Insert your right needle into the next stitch, as if to knit. Pick up your bobble yarn, and lay it over your right needle, with the ball to your right and the tail to your left. You can see that I’ve done this in the photo below.
Using this yarn, work the bobble as explained in the instructions above. You’ll find that you need to pull the tail tight from time to time, but don’t worry if it’s a bit loose. You can make it tight when you weave all your ends in later.
Once you’ve worked the bobble, pick up your body yarn and knit the next stitch. Pull the yarn tight across the back of the bobble as you work this stitch. Then knit either 3 stitches (if there are 7 stitches between your bobbles) or 4 stitches (if there are 8 stitches between your bobbles). Now you want to carry your bobble yarn across the back of your work, so that you don’t have great dangly loops on the inside of the jumper.
Insert your right needle as if to knit, as shown below.
With your left hand, gently bring the bobble yarn across the right needle from right to left, as shown. Your tension is important here. Don’t pull it so tight that your jumper looses its stretch, and don’t leave it so loose that you’ll have a big loop at the back of your work. You’ll know when it feels about right.
Then wrap your body yarn as if to knit that stitch as normal (i.e. from left to right):
before moving your bobble yarn to the right of the needle and downwards, effectively taking it off the needle. You can see that I’ve done this in the photo below.
Then finish knitting the stitch as normal. You can see my knitted stitch below. It’s the one furthest to the left on the right hand needle. It should look like a perfectly normal knit stitch in the body yarn.
What this does is twist the bobble yarn into the body yarn at the back of your work, meaning that the bobble yarn is only carried for 3 or 4 stitches before being attached to the jumper again. This way, the loops are kept small and neat, and won’t catch on the child when they are putting the jumper on or taking it off.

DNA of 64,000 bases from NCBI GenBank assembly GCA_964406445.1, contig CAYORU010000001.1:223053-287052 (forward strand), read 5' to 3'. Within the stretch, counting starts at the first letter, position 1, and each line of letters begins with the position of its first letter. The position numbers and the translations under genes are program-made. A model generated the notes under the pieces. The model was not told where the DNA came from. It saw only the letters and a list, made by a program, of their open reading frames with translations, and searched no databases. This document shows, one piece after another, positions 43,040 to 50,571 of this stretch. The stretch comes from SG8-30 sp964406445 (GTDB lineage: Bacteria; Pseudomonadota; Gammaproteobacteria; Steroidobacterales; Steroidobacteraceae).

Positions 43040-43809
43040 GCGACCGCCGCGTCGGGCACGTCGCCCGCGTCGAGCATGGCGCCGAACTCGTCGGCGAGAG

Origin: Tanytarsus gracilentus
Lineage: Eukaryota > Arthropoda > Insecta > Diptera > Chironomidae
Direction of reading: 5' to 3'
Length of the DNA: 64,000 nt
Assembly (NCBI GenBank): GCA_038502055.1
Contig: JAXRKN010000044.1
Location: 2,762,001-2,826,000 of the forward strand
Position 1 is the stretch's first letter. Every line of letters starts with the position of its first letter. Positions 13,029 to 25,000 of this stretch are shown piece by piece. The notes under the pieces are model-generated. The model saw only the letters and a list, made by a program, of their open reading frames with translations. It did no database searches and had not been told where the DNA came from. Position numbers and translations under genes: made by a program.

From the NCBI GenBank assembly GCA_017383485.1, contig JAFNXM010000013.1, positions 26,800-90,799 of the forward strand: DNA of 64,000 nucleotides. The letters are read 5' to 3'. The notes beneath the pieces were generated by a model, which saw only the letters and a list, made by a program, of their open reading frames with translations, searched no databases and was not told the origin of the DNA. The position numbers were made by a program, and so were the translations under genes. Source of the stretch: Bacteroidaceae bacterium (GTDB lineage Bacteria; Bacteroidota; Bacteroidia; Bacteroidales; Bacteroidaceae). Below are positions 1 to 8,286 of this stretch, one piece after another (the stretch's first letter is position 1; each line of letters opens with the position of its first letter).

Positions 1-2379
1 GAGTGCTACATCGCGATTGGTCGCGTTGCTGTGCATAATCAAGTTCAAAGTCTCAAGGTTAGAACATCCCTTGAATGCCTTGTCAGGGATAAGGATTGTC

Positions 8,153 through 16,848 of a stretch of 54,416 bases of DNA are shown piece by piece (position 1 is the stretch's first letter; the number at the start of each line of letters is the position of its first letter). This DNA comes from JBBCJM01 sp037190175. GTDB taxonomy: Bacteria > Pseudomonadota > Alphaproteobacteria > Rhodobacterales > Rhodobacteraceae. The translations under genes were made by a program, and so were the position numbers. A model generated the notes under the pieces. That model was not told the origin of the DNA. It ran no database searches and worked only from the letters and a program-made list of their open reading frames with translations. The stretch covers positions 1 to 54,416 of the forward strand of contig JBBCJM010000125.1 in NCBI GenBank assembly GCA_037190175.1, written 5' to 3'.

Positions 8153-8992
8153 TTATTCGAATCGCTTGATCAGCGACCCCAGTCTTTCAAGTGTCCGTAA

Your work should look like mine, below, on the wrong side. Can you see where the bobble yarn has been used to make a bobble (just above my fingernail), and then again when it’s been carried by a normal stitch (at the right end of the work)?
Carry on in this manner until you’ve knit the final bobble of the row. You will probably find that your bobbles are all sitting on the wrong side of your work. This isn’t a problem at all. Once you’ve knit a couple more rows of stocking stitch, you’ll be able to push them through to the right side. Mine all came out on the wrong side:
but I pushed them through later.
Now you have a choice. You can either cut your bobble yarn with a nice long tail and resign yourself to weaving in lots of ends. If you’re new to carrying your yarns, that’s what I’d advise, in case you get your tension wrong on the next row. It’s only a little jumper, so there won’t be too many ends to weave in.
However, if you loathe dealing with ends (I don’t, really), you can continue to carry your bobble yarn all the way to the end of the row, making sure that you attach it to the final stitch, as I’ve done here: